If that cannot be done, create a loop mount file using dd command(dd if=/dev/zero of=hekafs_loop1.iso bs=1024M count=32  Creates a nice 32GB empty file) and add loop mount entry in fstab(/mnt/hekafs_loop_file/hekafs_loop1.iso /mnt/heka_brick1 xfs,iso9660 loop 0 0). Then the HekaFS should be able to use it. However, it needs formatting with a filesystem for use(mkfs.xfs /mnt/hekafs_loop_file/hekafs_loop1.iso). I recommend XFS. Then mount it.

/etc/ssh/sshd_config file needs to allow root ssh access for the Hekafs to work.
Adjust “PermitRootLogin” to “yes”.
Also we need KEYs to work: “PubkeyAuthentication yes”
At least one of the storage bricks(call it the Main access machine) needs password-less access to  ALL other storage bricks via SSH keys on root user. This is why storage bricks are normally a standalone group and clients are another. I use one machine with a key that is in the authorized_keys file on all the other bricks. I only use this machine to setup the system. A better setup, but harder(time consuming, until scripted), is where EVERY machine can access any other.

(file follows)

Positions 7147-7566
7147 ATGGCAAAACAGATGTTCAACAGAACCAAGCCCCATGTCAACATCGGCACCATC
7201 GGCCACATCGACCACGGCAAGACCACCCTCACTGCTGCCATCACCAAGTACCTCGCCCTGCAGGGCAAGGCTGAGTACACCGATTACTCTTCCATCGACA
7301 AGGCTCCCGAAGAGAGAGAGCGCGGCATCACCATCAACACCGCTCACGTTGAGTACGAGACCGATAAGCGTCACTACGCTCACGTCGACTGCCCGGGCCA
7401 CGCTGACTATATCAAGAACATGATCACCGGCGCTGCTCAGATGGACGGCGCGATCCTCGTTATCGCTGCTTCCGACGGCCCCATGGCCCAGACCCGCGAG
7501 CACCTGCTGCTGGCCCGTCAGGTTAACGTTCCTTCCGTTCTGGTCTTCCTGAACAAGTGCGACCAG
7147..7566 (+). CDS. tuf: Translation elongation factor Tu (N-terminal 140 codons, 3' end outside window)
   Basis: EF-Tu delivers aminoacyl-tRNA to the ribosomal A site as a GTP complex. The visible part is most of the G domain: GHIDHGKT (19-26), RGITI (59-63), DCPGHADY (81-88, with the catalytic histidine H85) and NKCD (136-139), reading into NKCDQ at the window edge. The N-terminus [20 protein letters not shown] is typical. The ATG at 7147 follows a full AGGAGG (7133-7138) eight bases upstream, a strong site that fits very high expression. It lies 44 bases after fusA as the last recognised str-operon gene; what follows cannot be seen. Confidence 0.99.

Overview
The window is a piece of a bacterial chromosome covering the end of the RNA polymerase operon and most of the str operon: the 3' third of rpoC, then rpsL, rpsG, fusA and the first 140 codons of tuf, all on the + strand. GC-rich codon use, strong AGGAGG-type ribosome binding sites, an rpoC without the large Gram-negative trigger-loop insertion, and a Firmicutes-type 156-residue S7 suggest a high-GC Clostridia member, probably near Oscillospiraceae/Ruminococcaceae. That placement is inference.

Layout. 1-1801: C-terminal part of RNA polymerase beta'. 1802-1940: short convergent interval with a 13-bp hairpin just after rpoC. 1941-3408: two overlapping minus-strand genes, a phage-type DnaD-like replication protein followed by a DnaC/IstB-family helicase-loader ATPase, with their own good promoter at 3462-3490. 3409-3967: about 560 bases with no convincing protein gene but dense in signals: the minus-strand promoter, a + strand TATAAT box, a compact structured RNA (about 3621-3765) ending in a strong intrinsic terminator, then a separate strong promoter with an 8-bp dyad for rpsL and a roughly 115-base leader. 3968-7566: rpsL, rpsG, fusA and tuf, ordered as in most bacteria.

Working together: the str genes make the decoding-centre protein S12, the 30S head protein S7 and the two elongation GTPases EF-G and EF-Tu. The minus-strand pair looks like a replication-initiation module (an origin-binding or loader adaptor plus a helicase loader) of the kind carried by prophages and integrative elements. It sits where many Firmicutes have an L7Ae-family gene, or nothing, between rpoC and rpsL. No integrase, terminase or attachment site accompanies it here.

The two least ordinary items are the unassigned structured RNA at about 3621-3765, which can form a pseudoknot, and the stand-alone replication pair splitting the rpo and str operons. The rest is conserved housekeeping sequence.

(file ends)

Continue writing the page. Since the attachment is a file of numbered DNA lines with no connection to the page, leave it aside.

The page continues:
After all that, you must make a one time connection from the main machine to all the other bricks so that SSH is confirmed on the yes/no prompt.

[/important]

 

Setup:

The HekaFS can be configured some through the web console. Accessed on port 8080 of the machine with Heka installed.

Under the Manage Servers link, you can type in the other servers holding storage “bricks” that you want to combine into the storage cluster.

Under the Manage Volumes link, you can A: checkmark the found mounts or B: specify the mounts under the “Add Directories” header. Check the ones you want and specify the Volume Type.